Ever since a mysterious voicemail at the end of a Southampton phone number accompanied the deletion of their personal social media accounts, Creeper have leaned unapologetically heavily into theatrics. And after launching their debut full-length ‘Eternity, In Your Arms’ the flamboyance kicked into overload - a staged fallout to end that album’s live run and a surprise beheading have followed, paired with an evolving sound that owes much to composer Jim Steinman and his Meat Loaf muse. ‘Sanguivore’, their third studio album, immediately embraces that influence, launching into an unapologetic nine-minute epic ode to the pair’s ‘Bat Out Of Hell’, and ending with the haunting balladry of ‘More Than Death’ in a touching moment that seemingly lifts directly from the closing moments of their inspiration. But the audible theatrics have expanded, and much of the album jumps across the gothic new romantic soundscape. Listen hard and you’ll find nods to Misfits, Sisters of Mercy, and Billy Idol, while the band’s fledgling punk days morph into Alkaline Trio or AFI dramatics.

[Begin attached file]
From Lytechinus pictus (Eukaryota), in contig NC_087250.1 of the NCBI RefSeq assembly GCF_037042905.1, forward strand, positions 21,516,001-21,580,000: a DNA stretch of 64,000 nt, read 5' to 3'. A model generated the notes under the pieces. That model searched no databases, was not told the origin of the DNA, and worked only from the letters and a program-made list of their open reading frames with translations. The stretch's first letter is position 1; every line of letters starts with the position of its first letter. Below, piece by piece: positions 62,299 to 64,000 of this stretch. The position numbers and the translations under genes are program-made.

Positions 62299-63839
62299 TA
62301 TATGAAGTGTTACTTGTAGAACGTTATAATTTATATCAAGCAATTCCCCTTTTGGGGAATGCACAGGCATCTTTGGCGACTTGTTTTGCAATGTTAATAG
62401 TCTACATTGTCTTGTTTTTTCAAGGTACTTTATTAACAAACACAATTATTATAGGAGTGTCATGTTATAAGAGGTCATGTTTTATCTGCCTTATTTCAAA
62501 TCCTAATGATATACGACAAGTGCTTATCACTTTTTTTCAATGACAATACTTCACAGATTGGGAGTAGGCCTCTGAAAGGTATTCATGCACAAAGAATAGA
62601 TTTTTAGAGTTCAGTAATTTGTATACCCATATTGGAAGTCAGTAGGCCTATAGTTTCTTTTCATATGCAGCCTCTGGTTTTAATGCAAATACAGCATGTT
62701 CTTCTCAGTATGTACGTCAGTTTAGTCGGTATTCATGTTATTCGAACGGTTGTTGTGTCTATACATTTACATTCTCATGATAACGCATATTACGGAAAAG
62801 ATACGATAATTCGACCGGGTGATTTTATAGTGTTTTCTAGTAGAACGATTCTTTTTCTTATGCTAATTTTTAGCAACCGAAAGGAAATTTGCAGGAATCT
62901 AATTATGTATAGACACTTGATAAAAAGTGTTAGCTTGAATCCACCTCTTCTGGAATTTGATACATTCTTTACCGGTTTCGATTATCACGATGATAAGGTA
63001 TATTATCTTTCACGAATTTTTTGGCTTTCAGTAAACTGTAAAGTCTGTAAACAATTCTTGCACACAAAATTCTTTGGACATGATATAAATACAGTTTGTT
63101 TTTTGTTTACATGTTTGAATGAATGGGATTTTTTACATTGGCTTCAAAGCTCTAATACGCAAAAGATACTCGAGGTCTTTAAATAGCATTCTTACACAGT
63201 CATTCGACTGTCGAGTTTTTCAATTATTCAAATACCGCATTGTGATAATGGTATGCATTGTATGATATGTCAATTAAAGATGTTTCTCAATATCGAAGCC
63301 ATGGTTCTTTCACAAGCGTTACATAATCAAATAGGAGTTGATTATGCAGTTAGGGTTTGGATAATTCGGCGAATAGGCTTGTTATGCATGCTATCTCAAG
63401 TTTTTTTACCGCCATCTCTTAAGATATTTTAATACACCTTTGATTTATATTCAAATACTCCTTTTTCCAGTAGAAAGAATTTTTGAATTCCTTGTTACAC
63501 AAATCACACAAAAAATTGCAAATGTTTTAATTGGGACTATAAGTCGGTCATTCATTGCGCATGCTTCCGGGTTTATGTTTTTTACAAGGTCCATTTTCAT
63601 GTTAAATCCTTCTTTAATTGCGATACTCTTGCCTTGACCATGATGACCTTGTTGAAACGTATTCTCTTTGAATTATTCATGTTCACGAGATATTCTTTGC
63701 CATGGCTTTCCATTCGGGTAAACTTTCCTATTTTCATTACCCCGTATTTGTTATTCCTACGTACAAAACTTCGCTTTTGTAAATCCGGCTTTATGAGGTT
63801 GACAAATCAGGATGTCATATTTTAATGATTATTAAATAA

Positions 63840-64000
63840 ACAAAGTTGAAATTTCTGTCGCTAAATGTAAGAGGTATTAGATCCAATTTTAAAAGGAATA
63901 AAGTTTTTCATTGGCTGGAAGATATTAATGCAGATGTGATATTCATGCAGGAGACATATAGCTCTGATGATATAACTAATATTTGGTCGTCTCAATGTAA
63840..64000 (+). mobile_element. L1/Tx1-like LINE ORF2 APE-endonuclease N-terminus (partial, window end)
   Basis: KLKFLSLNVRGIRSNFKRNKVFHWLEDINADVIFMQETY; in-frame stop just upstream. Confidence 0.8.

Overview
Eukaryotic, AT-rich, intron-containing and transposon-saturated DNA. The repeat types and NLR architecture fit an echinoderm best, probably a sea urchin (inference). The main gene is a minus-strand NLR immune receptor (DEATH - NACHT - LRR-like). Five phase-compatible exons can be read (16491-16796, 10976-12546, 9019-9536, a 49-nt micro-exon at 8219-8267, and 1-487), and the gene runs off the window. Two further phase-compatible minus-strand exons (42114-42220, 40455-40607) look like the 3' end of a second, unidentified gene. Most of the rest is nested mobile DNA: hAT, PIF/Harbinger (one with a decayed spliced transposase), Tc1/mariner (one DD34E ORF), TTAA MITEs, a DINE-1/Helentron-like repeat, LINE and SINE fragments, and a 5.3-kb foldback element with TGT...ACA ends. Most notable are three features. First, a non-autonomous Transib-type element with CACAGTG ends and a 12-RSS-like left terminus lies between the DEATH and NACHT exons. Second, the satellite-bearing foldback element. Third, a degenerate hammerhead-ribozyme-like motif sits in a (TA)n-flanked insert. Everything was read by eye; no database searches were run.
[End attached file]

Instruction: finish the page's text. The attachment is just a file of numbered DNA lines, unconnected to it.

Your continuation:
Far from a mixtape of their forefathers, ‘Sanguivore’ is Creeper at their most joyful. Creatively reunited with founding member Ian Miles, driving force Will Gould (now William Von Ghould) presses his tongue firmly into his cheek in among some of the biggest riffs 2020s rock has conjured up. There’s substance behind the theatrics, and the vampire narrative never feels forced, even as organs take centre stage on ‘Chapel Gates’ and instrumental follow-up ‘The Abyss’. ‘Black Heaven’ in particular presents Creeper like never before, striding out of a Stranger Things-esque intro into a brilliantly dark ‘80s crescendo. These bold theatrics more than work, and maybe more so than ever, they present Creeper with a clear track to bringing camp, dramatic rock back to the very top of the pile.